Figure 2: Hypoechoic nodule with indistinct microlobular margins and without vascularity in US study.
Figure 3: Wide-needle localized excision (a) with intraoperative radiography of surgical specimen (b).
Figure 4: A  cm round multinodular soft mass, with well-circumscribed lobulated contours, focal with irregular borders.
Figure 5: (a, b) H&E ×10 intracanalicular pattern forming cleft-like spaces; the stroma is mildly atypical with one mitosis per 10 high-power field.

3. Discussion

Asymptomatic cases with phyllodes tumor of the breast is uncommon, and those that grow from ectopic breast tissue are extremely rare. Wherever the localization of ectopic breast tissue (axillary, inframammary, crude, and vulvar), it could develop any benign and/or malignant disease [5]. There are few cases of fibroepithelial neoplasm localized in axilla, such as fibroadenomas [1, 2] or less commonly phyllodes tumors [68]. Diagnosis should be performed with core-needle biopsy, and treatment with surgical excision with wide margins is mandatory.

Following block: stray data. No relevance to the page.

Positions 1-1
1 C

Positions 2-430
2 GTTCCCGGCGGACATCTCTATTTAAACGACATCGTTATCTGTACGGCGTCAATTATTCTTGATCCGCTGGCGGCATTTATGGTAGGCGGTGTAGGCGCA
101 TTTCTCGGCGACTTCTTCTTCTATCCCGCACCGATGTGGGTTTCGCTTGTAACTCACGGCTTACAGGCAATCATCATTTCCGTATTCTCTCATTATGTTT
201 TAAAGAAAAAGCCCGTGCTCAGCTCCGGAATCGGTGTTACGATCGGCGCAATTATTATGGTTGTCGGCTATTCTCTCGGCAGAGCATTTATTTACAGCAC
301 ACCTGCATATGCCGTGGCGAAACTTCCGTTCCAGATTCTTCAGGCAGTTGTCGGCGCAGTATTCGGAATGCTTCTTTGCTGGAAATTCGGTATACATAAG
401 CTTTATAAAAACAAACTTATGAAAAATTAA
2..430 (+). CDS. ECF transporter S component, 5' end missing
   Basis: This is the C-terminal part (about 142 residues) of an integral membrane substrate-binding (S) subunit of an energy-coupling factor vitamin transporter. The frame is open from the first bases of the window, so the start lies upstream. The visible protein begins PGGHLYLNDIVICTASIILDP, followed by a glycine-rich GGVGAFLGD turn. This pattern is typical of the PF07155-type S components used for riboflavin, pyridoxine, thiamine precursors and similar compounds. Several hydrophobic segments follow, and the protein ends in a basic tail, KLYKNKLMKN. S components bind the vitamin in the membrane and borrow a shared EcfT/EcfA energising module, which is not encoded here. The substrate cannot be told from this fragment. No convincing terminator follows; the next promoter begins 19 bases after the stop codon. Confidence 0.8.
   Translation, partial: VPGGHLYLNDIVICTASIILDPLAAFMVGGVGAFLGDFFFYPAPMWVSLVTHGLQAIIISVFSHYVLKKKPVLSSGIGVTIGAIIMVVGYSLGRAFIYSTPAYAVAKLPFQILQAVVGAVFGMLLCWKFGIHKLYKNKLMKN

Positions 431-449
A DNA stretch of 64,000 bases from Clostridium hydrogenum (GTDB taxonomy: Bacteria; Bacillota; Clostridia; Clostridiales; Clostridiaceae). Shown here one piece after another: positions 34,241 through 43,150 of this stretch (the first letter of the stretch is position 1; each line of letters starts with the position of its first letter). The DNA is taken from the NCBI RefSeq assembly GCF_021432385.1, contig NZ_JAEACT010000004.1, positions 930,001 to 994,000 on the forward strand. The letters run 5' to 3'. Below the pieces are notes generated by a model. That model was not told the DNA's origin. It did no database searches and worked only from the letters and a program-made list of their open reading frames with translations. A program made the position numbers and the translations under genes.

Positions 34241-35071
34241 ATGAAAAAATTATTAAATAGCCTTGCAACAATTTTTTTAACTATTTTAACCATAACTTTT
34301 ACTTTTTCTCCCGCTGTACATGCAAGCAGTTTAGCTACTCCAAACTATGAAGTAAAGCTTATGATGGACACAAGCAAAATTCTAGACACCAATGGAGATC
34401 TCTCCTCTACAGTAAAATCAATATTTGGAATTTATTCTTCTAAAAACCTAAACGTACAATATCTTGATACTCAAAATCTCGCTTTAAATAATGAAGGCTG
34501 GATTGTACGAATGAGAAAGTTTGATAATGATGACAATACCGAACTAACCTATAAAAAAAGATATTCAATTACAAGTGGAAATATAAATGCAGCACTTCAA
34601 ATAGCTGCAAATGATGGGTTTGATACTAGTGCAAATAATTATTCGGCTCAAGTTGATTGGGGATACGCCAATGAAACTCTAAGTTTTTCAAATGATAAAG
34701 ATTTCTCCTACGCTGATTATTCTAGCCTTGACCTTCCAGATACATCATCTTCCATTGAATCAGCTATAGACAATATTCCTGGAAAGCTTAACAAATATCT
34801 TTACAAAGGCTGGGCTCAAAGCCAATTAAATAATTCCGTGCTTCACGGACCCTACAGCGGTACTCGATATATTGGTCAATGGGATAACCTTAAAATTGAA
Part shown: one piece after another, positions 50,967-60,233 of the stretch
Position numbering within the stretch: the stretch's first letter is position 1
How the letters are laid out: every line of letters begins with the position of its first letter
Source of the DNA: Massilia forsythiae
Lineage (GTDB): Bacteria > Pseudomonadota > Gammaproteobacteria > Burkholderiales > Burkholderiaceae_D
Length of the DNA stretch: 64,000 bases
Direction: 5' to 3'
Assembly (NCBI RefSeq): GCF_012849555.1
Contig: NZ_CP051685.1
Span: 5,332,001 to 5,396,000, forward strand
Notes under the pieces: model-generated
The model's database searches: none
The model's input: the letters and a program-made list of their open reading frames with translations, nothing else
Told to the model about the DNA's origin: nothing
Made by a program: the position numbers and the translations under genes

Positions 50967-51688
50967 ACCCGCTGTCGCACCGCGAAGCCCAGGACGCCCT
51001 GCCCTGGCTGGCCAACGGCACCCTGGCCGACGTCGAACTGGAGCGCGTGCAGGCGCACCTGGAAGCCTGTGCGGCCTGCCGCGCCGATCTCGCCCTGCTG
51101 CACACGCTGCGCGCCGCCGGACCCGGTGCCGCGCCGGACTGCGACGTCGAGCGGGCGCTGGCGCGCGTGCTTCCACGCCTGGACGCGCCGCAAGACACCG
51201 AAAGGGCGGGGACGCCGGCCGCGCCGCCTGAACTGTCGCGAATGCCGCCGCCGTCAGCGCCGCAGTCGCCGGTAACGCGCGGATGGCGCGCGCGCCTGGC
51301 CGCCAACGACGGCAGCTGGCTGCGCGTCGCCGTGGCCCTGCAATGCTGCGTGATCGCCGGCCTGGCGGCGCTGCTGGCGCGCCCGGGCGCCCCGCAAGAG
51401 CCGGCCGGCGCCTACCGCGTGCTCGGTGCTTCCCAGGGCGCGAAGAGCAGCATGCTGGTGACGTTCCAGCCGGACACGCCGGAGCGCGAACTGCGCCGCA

To classify benign, borderline, or malignant phyllodes tumor, the pathologist needs to analyze the whole surgical specimen. Nonpalpable mammary lesions could be submitted to needle-guided excisional biopsy with intraoperative evaluation of the surgical specimen, as well as the three-dimensional margins to ensure wide margins [9]. Very small phyllodes tumors are reported in fewer than 10% [10, 11] but, in geographical settings with breast cancer screening programs, these could increase to 31% [12]. At our institute, asymptomatic phyllodes tumors were documented in 8.1% (25/307 cases) during a 10-year period, and only one case was localized in axillary tissue (0.3%).